• Does it work the way it’s supposed to? Working in the conference room is very different from working outdoors in -20C temperatures or at the bottom of a mine shaft. The best tech in the world sometimes does not function the way you expect it to in real-world conditions. The same goes for the network-- if connectivity can't be relied on, the new technology won't be relied on.
  • Do I know why you’re making the change? Have you explained why I should go through the discomfort of change? It's simple good manners on one level, but you can't expect experienced people to change their behavior if you can't convince them of the logic behind your claim. You don't need to make them converts, but you do need to give them a plausible reason to believe.
  • Do I trust you? Are we aligned on most things? Are we disagreeing about basic assumptions in other areas? Have you recently done something that hurt your credibility? Is it a generally low-trust environment? The lower the state of trust between management and front lines, the longer you will need to sell and train. I have seen multiple low-trust scenarios where the root of the problem is an external contractor. But even if it's technically "not your fault", it's your responsibility to create a sense of trust if you're going to get your frontline team to buy in.
  • Do my boss and his boss understand the change? Is the organization aware of what you're asking me to do? Are you going to throw me under the bus if the first week looks bad? In that case, I'm going to resist. In an organization that is not aligned, the person who brings in bad results is punished. If I know the whole organization understands there will be bumpy patches during the transition, I know I have the security to make the change.
  • Do co-workers in adjacent departments understand the change? Equally, if any of my internal customers or suppliers is not in alignment with the change, we are setting ourselves up for conflict. Adjacent functions need to understand the change as well.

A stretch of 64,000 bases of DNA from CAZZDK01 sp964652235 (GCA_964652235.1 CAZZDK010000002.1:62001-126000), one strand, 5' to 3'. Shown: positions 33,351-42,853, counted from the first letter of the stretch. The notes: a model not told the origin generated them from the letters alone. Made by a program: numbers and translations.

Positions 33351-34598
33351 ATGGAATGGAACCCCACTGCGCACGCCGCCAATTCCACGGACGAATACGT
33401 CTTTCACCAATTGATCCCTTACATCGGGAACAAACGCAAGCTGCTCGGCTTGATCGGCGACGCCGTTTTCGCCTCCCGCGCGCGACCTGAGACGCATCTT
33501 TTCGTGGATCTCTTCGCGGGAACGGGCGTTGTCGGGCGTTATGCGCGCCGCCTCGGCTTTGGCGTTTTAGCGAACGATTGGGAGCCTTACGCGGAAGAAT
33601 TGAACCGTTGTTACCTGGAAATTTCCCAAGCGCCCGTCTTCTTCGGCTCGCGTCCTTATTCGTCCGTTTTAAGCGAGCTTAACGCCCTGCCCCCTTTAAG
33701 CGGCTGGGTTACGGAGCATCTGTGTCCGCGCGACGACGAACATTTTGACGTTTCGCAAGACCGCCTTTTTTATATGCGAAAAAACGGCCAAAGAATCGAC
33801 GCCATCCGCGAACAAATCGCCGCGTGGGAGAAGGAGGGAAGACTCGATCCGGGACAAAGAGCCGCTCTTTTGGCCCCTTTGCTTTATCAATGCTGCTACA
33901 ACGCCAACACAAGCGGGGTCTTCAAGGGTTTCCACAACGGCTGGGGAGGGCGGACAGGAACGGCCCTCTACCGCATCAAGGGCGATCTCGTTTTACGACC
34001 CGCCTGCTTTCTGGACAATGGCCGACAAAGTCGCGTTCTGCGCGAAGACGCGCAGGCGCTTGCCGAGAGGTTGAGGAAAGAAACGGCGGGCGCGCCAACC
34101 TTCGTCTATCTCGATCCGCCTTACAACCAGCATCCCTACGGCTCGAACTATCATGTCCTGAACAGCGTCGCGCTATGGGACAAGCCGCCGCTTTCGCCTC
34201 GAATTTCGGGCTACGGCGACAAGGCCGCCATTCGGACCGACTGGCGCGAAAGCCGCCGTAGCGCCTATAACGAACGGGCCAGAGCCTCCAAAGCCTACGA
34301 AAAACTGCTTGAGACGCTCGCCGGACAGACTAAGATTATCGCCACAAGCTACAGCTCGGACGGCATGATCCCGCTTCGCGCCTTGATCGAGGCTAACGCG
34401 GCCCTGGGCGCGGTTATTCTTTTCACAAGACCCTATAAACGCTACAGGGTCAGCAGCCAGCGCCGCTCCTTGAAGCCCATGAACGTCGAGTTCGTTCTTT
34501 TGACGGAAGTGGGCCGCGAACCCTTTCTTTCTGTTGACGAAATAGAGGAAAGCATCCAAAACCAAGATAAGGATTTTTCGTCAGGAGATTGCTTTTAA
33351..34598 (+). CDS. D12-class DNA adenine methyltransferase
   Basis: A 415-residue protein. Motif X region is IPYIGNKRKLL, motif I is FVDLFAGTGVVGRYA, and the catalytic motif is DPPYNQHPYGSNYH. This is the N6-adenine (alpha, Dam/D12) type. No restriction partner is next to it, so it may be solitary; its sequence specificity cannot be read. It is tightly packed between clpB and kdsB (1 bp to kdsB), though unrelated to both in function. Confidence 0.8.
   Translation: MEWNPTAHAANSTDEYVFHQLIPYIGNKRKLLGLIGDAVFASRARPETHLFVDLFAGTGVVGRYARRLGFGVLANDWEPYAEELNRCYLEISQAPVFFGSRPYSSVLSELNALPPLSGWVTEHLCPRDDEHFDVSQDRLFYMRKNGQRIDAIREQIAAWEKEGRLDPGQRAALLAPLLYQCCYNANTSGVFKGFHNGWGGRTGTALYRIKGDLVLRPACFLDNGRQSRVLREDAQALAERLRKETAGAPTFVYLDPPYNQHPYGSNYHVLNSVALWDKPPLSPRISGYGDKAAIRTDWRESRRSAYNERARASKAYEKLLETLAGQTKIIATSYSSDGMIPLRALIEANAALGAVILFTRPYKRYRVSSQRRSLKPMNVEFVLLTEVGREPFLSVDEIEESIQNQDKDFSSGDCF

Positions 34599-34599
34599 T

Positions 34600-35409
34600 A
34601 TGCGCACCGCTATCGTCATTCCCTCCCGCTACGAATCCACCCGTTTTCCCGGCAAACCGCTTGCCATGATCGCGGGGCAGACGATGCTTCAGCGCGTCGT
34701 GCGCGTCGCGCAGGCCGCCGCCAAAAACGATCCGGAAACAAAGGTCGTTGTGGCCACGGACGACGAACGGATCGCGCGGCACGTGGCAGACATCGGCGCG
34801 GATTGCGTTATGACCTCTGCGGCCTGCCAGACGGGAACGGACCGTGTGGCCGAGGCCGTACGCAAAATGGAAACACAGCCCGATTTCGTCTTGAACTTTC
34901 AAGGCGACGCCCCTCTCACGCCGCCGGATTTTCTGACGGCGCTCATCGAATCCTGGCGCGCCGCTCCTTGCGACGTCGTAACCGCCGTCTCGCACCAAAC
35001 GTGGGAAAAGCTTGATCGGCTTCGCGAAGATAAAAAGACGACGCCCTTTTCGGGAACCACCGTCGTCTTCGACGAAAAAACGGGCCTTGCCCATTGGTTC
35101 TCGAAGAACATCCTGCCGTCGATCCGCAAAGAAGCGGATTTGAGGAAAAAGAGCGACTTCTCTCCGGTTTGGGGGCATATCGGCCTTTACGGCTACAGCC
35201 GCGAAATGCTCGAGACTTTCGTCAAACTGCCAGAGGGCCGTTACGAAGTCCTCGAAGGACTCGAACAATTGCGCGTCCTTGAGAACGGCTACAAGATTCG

• Are you going to ignore this change after the first week? How long do I have before you expect the transition to be complete? If I am going to change from being a master at my craft to someone who is struggling, I want to know your expectations are realistic.
  • Is there a realistic plan for transition? Finally, are you going to allow me to continue being good? We often see new technology implemented only halfway. Senior frontline people give up their authority to the tech people who install it, but it is not fully installed-- key steps have yet to be completed. And during this gap, the best frontline people are completely dependent on IT or clerical people until further notice. I have never seen anything irritate and suck the motivation out of good people then this endless limbo.

The frontline wants to succeed, but they take pride in doing things well.  If you take that sense of mastery away, it will be hard to sell the change.

We have a lot of experience in making change stick.  If you'd like to discuss rolling out Digital Tools effectively at your organization, please contact us.